84.  The ring 86 is preferably connected to the holders 84 with bolts, threaded fasteners or the like.  Each of the holders 84 retains one of the spring load members 82 as is shown in FIG. 4, and each of the spring loaded members 82 has a spring 88
disposed around its exterior.


The spring loaded members 82 are preferably spring loaded towards the interior of the extension 30.  FIGS. 2, 4 and 6 show the spring loaded members 82 in their spring loaded position towards the interior of the extension 30.  These spring loaded
members 82 operate in conjunction with the water main 11 to rigidly affix the portable fire hydrant 10 to the water main 11.  In particular, the water main 11 has a corresponding number of apertures 90 in its inner flange 20, as is best shown in FIGS. 6
and 7.  Each of these apertures 90 can receive one of the spring loaded members 82.


The spring loaded members 82 may include a tapered end 92 that is disposed on the end of the spring loaded member 82 that points towards the interior of the extension 30.  This tapered end 92 operates in conjunction with the connector 26 of the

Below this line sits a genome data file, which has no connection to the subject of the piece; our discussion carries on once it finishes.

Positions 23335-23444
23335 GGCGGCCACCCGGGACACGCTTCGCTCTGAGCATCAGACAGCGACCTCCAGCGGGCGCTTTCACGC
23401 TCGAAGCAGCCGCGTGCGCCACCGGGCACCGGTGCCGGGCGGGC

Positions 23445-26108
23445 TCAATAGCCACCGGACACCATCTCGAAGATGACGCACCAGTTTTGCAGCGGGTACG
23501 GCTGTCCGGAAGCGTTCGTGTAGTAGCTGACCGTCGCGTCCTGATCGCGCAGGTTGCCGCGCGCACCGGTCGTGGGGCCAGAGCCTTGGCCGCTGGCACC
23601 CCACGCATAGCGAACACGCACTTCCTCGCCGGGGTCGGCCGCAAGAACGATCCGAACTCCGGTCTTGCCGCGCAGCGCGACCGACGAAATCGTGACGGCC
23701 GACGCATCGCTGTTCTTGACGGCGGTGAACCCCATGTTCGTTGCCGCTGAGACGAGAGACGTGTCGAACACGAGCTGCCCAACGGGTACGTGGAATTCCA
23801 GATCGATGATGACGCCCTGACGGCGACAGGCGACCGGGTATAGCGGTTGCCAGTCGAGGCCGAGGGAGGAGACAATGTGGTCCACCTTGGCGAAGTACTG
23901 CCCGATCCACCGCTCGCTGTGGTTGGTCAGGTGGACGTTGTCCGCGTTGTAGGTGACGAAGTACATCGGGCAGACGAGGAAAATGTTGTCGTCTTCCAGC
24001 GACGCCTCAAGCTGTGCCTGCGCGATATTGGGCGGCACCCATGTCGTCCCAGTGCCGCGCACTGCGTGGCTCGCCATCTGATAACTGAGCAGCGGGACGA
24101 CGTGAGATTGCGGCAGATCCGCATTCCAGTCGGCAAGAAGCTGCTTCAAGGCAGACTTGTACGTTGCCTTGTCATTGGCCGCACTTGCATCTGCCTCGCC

water main 11 to attach the fire hydrant 10 to the water main 11.


The connector 26 may include, as described above, a section 72 that has a large diameter and a section 74 which has a gradually reducing diameter.  The gradually reducing diameter section 74 conforms to the tapered end 92 of the spring loaded
members 82.  When the fire hydrant 10 is initially installed on the water main 11, the spring loaded members 82 are in the unloaded position and their tapered end 92 rests against the gradually reduced diameter section 74.  When the valve 22 is opened
the larger diameter section 72 comes into contact with the tapered end 92 of the spring loaded members 82 and drives the spring loaded members 82 against spring pressure into the apertures 90 to a spring loaded position.  With the spring loaded members
82 installed into the apertures 90, the fire hydrant 10 becomes rigidly attached to the water main 11.


In further detail, the attaching mechanism 34 operates as follows in conjunction with the valve stem 24 of the water main 11 to affix the fire hydrant 10 to the water main 11.  When installed with the valve 22 of the water main 11 closed, the
spring loaded members 82 remain in their spring loaded position, as shown in FIGS. 2 and 4.  If the valve operator 38 of the portable fire hydrant 10 is manipulated, the valve 22 opens and the valve stem 24 connected to the valve 22 rises.  As the valve